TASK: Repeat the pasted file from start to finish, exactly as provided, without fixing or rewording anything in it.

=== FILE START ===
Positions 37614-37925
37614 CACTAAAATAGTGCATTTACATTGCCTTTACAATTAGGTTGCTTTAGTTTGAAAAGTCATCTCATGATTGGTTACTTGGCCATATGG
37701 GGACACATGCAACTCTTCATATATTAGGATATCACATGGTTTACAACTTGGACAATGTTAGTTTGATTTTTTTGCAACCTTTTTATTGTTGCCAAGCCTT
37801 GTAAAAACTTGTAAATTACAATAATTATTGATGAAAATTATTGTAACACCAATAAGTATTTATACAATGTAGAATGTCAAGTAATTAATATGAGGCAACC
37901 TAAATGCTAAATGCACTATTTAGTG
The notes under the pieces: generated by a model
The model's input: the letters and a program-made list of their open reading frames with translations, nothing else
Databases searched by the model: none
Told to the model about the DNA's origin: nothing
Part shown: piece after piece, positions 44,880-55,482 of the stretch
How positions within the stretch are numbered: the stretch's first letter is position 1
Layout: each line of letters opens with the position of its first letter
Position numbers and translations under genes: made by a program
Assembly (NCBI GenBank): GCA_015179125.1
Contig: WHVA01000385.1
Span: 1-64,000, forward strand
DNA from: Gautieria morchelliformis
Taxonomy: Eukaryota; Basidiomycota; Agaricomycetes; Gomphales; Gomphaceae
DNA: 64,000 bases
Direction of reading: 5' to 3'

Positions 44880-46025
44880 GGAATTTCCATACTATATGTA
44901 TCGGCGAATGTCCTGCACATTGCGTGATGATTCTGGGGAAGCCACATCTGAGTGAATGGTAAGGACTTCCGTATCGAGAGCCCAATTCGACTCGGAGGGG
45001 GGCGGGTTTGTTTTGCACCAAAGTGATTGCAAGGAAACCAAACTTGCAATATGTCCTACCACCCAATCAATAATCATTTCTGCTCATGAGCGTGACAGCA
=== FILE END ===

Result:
Positions 37614-37925
37614 CACTAAAATAGTGCATTTACATTGCCTTTACAATTAGGTTGCTTTAGTTTGAAAAGTCATCTCATGATTGGTTACTTGGCCATATGG
37701 GGACACATGCAACTCTTCATATATTAGGATATCACATGGTTTACAACTTGGACAATGTTAGTTTGATTTTTTTGCAACCTTTTTATTGTTGCCAAGCCTT
37801 GTAAAAACTTGTAAATTACAATAATTATTGATGAAAATTATTGTAACACCAATAAGTATTTATACAATGTAGAATGTCAAGTAATTAATATGAGGCAACC
37901 TAAATGCTAAATGCACTATTTAGTG
The notes under the pieces: generated by a model
The model's input: the letters and a program-made list of their open reading frames with translations, nothing else
Databases searched by the model: none
Told to the model about the DNA's origin: nothing
Part shown: piece after piece, positions 44,880-55,482 of the stretch
How positions within the stretch are numbered: the stretch's first letter is position 1
Layout: each line of letters opens with the position of its first letter
Position numbers and translations under genes: made by a program
Assembly (NCBI GenBank): GCA_015179125.1
Contig: WHVA01000385.1
Span: 1-64,000, forward strand
DNA from: Gautieria morchelliformis
Taxonomy: Eukaryota; Basidiomycota; Agaricomycetes; Gomphales; Gomphaceae
DNA: 64,000 bases
Direction of reading: 5' to 3'

Positions 44880-46025
44880 GGAATTTCCATACTATATGTA
44901 TCGGCGAATGTCCTGCACATTGCGTGATGATTCTGGGGAAGCCACATCTGAGTGAATGGTAAGGACTTCCGTATCGAGAGCCCAATTCGACTCGGAGGGG
45001 GGCGGGTTTGTTTTGCACCAAAGTGATTGCAAGGAAACCAAACTTGCAATATGTCCTACCACCCAATCAATAATCATTTCTGCTCATGAGCGTGACAGCA